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Small charities want smaller guidance, peer review project finds

Charities that took part in the ICAEW’s pilot peer review programme have requested that the Charity Commission change its ‘one-size-fits-all’ approach to guidance and instead tailor its guidance to different sizes and types of charities.

Nick Brooks, chair of the Charity and Voluntary Sector Group at the ICAEW, who also led the review panel, said that “many charities commented on the need for proportionality of guidance in relation to the size of charity”.

He said: “The volume of information is large and the smaller charities wanted to focus on key areas relative to their size as opposed to the complete panoply of requirements.”

The comments were drawn from 25 charities with income of less than £5m, who volunteered to have their financial controls scrutinised by accountants who are members of ICAEW (the Institute of Chartered Accountants in England and Wales).  The accountants volunteered their time too.

As well as identifying trends and themes, reviewers rated the charities’ performance in five areas of governance: strategy and planning; risk awareness and management; internal financial controls; fraud and financial abuse management, and information and communications.

The aggregated results indicated that 42 per cent of participants were strong in these areas; 46 per cent had some gaps and 12 per cent had significant gaps.

They were best at strategy and planning and information and communications, but fell short at managing fraud and financial abuse. In this area just 28 per cent had strong controls, and a large majority had no or very limited anti-money-laundering policies. Few had Bribery Act policies and few had policies around fraud and the reporting of fraud.

Risk awareness and management also scored low – just 32 per cent had strong controls.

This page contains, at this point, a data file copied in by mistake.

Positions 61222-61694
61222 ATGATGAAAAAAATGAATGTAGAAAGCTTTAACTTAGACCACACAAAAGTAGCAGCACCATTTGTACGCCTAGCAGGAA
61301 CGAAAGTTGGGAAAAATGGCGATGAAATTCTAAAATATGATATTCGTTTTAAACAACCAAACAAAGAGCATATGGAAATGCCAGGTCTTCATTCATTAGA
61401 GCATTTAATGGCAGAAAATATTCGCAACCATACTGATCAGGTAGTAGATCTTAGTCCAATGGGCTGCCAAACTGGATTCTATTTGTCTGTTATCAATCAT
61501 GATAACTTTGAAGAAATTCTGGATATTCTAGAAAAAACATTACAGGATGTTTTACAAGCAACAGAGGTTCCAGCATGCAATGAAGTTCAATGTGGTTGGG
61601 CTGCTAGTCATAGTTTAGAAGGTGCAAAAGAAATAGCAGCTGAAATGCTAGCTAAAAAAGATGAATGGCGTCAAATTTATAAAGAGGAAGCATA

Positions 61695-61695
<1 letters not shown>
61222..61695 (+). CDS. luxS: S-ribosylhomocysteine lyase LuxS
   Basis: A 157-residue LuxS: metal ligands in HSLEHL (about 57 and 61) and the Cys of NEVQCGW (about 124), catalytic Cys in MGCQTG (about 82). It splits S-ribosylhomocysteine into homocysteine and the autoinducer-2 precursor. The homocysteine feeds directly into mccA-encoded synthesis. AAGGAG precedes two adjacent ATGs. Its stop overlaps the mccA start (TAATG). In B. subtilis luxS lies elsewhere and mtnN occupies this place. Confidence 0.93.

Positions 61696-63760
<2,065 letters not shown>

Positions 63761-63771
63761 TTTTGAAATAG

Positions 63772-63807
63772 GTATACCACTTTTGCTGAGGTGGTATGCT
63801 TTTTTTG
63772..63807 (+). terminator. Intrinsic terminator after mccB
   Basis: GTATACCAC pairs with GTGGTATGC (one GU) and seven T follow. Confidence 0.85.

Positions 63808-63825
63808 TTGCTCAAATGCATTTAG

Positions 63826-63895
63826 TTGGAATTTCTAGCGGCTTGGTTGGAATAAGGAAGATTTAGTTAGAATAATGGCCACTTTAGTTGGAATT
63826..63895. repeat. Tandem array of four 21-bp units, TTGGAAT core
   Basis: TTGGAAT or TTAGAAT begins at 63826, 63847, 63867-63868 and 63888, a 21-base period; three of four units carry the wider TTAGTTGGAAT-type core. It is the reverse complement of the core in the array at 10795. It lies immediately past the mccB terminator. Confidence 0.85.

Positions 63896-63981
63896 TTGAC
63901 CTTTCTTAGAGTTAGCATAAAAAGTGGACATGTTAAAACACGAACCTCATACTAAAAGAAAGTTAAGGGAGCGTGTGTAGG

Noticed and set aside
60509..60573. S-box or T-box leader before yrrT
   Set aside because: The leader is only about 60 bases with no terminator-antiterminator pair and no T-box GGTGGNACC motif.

Brooks added that funding was a real concern highlighted by charities in all income bands.  Yet, “there was very little comment from the charities on merger, collaborations or shared services, although the reviewers felt that this should be the way forward for many charities with funding issues”.

He also pinpointed the difficulties that charities can have attracting new trustees, and particularly those with the skills to understand financial reports.

“On a number of occasions there were comments about the lack or poor communication between the trustees and the senior management team and the reviewers generally believed that there was a tendency for charities to underfund the finance function of their charities both in terms of resources and people both at the board and the senior management level.”

Charity Commission yet to formally respond

The Charity Commission said it was currently compiling a response to the ICAEW report, “which will cover our approach to ensuring small charities continue to have access to our online resources”. It hopes to publish this in the autumn.

The regulator also said it is already working with sector umbrella bodies, such as Charity Finance Group and the Small Charities Coalition, to develop more user-friendly guidance on various topics.

However, it seems to have retreated from a commitment made at the launch of the ICAEW project a year ago, to lead the expansion of the work into a broader peer review scheme once the pilot was complete.

In April this year the regulator launched another, similar project with the Institute of Chartered Secretaries and Administrators to help new charities improve their governance, and it confirmed to civilsociety.co.uk that it is also in discussions with other bodies about developing further such projects.  

A spokeswoman said: “In the long term, we hope that the sector itself will take more of a lead in devising and implementing review initiatives.  We will always take an interest in the findings of such reviews, which we hope will inform our regulatory approach, but this does not necessarily imply that we need to be closely involved in the development of all review projects.”

Click here to read the full ICAEW report by Nick Brooks.

This article was taken from www.civilsociety.co.uk – http://www.civilsociety.co.uk/governance/news/content/13288/